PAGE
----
Clare Foggett, editor of The English Garden said: “Any of the gardens on the 30-strong shortlist would have made very worthy winners, but we’re delighted that these six gardens have been voted the winners in their respective regions. They obviously all strike a chord with their visitors and have become much-loved places to visit.”

George Plumptre, CEO of the National Garden Scheme said: “We were quite bowled over by the quantity and range of nominations which illustrated very powerfully the huge diversity of our gardens. English Garden readers voted in huge numbers and so it was a great achievement for the six gardens that were our regional winners and in particular for Coton Manor, the well-deserved overall winner. Having opened for 50 years in aid of the National Garden Scheme, 30 of them under the loving care of the present owners, Coton Manor typifies the loyal support which we are so lucky to have from so many garden owners and visitors.”

Wendy Atkin-Smith, Managing Director of Viking UK, said: “We were pleased to support the search for the nation’s favourite garden, especially given that the nominees were chosen by the public and encompassed a diverse range of gardens across England and Wales.  Gardening is very close to the heart of Viking guests and in a recent survey two thirds said that being outdoors is the key to wellbeing.  At Viking we share our guests’ passion for nature and horticulture and we are involved in many garden-related events.  We look forward to welcoming visitors to the RHS Hampton Court Palace Garden Festival presented by Viking in July next year.”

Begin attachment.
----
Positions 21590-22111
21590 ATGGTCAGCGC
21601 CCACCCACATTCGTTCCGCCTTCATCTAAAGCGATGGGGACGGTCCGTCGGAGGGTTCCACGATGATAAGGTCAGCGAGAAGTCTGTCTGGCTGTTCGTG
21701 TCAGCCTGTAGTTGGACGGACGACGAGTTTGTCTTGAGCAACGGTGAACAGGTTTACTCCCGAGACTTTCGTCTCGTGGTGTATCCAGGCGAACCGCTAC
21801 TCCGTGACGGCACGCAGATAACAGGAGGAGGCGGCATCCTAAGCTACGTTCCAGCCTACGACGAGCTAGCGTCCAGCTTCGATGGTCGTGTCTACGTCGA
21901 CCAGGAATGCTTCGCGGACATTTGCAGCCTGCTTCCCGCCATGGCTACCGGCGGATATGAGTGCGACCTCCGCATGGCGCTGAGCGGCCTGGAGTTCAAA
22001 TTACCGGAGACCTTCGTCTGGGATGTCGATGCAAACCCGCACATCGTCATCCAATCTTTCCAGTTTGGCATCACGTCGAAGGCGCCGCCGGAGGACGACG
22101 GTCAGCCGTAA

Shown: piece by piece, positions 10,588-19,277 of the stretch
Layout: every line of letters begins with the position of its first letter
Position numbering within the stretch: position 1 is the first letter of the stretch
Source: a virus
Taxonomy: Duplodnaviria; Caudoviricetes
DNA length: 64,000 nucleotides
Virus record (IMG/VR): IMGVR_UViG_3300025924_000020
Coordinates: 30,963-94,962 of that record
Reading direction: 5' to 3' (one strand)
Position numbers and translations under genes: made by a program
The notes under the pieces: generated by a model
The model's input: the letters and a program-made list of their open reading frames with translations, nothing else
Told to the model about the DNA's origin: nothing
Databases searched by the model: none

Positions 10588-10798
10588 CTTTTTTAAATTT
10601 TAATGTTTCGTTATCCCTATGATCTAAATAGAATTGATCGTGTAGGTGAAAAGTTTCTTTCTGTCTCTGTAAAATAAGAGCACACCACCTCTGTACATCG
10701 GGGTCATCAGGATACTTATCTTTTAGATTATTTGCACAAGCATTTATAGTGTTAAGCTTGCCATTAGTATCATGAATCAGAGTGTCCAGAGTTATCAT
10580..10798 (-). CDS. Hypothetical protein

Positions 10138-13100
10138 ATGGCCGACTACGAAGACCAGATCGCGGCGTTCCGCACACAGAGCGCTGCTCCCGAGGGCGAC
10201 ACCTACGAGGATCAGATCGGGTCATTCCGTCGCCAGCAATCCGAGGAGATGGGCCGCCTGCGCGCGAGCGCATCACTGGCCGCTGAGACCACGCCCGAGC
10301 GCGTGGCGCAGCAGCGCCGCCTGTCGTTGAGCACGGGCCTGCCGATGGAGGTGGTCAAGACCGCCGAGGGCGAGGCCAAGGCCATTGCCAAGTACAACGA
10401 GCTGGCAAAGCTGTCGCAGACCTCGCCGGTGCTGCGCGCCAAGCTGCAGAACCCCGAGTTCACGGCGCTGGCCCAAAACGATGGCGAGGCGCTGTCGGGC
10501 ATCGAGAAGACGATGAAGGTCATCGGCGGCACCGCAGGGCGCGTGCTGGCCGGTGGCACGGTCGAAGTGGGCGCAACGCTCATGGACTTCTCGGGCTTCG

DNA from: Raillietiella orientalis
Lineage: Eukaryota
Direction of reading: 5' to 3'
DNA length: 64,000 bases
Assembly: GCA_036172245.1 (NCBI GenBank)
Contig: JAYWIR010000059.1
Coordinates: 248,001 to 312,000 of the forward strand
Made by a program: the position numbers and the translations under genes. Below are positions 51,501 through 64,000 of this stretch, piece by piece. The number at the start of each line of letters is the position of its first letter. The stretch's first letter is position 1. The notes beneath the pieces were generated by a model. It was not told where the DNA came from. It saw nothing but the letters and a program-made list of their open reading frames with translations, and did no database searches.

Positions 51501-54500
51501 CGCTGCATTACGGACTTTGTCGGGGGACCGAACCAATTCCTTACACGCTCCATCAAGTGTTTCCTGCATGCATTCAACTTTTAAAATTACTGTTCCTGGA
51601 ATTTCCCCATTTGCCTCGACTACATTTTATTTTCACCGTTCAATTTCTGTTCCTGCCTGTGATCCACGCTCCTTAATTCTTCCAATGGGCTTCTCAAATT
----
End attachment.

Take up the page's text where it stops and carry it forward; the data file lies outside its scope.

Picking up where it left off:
Garden Images

Please use photographers credit where given

A link to images from these gardens can be found at:

The Winners


Kew Green Gardens

Kew Green Gardens in London is actually five discrete but adjoining gardens that combine to form one large and unique space extending over one-and-a-half acres. Borders are low and contribute to viewing, while clematis and roses climb between gardens to unite the whole.